Bad Ad educates docs about misleading drug ads



Why does one doctor prefer this drug, his colleague that drug? Is a doctor’s selection decision based on clinical evidence and optimized for the benefit of the patient? Or is there another reason?

Thus here comes Bad Ad…but what is Bad Ad?

It is the latest educational outreach program of the US FDA targeting health care professionals about their role in ensuring prescription drug advertising and promotion that is truthful and not misleading. Pharmaceutical companies will do their best to market their products. However, in the case of prescription drugs, sales largely depends on the preference of health care providers. It is not uncommon that the industry provides incentives to doctors to encourage them to prescribe certain products. There is where Bad Ad comes in.

What constitutes as appropriate or inappropriate drug promotion and advertising? A line has to be drawn somewhere and Bad Ad tries to define what is acceptable and what are violations.

According to a letter by US FDA Commissioner Dr. Margaret Hamburg to health care providers:

“The purpose of the Bad Ad Program is twofold: first, to let you know about important steps FDA is taking to prevent misleading or inaccurate promotion of prescription drugs by drug companies; and second, to request your help identifying and reporting these activities. With your valuable assistance, FDA can be more effective in limiting the number of misleading promotional messages directed to health care professionals.”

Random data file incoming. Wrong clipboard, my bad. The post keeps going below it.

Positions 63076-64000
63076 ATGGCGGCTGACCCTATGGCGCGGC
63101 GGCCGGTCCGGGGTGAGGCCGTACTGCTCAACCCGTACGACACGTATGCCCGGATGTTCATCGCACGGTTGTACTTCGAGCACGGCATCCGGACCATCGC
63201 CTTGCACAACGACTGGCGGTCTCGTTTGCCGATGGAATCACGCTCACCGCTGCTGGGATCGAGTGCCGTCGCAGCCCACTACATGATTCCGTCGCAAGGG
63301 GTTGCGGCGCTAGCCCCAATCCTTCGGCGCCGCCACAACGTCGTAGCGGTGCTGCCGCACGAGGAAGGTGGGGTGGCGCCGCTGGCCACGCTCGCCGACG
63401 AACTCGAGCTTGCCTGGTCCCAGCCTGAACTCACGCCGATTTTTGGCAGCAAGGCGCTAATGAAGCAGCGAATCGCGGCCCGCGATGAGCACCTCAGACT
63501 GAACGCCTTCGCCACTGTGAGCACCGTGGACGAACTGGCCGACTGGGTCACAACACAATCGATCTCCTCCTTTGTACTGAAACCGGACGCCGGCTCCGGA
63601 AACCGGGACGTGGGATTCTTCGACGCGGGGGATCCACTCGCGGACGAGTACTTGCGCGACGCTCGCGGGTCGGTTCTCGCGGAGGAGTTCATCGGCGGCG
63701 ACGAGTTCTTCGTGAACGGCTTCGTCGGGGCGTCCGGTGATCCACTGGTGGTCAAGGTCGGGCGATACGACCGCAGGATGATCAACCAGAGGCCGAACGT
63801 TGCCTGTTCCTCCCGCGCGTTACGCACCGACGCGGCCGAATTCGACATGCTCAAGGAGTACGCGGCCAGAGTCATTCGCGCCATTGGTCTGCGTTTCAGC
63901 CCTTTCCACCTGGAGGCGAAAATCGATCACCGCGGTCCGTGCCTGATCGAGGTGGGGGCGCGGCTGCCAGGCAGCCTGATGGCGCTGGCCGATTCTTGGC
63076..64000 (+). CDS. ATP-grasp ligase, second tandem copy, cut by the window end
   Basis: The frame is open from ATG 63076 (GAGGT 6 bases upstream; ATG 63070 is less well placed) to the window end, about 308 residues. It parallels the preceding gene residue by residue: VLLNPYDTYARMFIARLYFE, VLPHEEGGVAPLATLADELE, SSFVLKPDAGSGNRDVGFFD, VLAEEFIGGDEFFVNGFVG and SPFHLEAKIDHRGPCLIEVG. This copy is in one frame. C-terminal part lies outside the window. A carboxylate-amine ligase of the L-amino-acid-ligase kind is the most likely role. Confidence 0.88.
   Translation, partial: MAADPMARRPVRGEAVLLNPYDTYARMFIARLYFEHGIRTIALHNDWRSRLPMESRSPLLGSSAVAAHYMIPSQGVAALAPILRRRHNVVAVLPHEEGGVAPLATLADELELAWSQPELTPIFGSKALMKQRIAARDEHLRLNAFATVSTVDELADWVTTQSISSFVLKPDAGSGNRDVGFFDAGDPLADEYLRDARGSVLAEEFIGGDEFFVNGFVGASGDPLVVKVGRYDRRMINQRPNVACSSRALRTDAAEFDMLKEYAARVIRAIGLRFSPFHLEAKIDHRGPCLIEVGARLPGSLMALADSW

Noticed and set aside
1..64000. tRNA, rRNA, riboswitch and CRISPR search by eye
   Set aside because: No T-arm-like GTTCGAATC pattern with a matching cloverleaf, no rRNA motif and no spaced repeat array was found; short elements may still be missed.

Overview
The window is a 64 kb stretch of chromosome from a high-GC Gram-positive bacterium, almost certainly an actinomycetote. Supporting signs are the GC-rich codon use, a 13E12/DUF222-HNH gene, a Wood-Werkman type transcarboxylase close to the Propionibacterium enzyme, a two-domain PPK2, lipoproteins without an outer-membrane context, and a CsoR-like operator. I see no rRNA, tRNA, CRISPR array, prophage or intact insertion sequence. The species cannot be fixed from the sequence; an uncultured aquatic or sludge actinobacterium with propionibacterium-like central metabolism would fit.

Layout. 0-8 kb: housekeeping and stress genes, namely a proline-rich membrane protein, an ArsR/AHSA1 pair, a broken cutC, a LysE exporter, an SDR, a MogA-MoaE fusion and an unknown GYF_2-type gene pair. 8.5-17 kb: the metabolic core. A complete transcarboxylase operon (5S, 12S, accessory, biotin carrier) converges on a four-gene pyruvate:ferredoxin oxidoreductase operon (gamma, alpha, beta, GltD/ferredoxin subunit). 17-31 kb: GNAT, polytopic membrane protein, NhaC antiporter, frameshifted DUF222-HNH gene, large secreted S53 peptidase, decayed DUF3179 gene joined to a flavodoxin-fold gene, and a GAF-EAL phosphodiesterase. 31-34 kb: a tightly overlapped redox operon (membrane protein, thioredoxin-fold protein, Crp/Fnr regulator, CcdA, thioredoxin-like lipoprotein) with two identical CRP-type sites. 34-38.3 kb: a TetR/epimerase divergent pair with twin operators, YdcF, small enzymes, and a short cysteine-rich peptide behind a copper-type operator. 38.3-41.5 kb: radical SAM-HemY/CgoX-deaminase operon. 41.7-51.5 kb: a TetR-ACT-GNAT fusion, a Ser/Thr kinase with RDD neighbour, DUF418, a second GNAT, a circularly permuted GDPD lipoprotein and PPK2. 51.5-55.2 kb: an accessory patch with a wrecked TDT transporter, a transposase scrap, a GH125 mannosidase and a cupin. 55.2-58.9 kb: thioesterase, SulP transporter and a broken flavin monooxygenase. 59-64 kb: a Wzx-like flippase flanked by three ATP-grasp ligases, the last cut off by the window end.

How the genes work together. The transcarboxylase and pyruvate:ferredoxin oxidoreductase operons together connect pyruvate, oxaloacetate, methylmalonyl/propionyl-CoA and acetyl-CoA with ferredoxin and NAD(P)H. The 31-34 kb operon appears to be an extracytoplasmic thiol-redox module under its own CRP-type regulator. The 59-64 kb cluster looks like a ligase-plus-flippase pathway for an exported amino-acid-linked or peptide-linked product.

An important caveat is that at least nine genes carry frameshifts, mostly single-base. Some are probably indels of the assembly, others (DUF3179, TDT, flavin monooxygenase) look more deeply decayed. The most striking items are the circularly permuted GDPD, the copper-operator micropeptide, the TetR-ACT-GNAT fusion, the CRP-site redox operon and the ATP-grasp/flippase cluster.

Aside from recognizing misleading drug advertisement and inappropriate prescription behavior of doctors, the Bad Ad program provides a platform for reporting such misconduct. This may be viewed by many as “ratting” and many health professionals are reluctant to report something that can badly affect a colleague’s career, thus become branded as traitor within his professional circle. However, more and more people are coming forward to report misconduct and unethical behavior with the passage of the Whistleblower’s Act. (In a related topic, check out Testifying Against Your Partner or Colleague: Honor or Betrayal? in Medscape).

The Bad Ad program will be administered by the Division of Drug Marketing, Advertising, and Communications (DDMAC) and is being introduced and presented at medical conferences and meetings.

Bad Ad focuses mainly on health professionals. For consumers, a web-based program called EthicAd was set up in 2008. The FDA site shows examples of different types of ads and correct and incorrect ads. Consumers are encouraged to report what they think are violations.

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NOTE: The contents in this blog are for informational purposes only, and should not be construed as medical advice, diagnosis, treatment or a substitute for professional care. Always seek the advice of your physician or other qualified health professional before making changes to any existing treatment or program. Some of the information presented in this blog may already be out of date.
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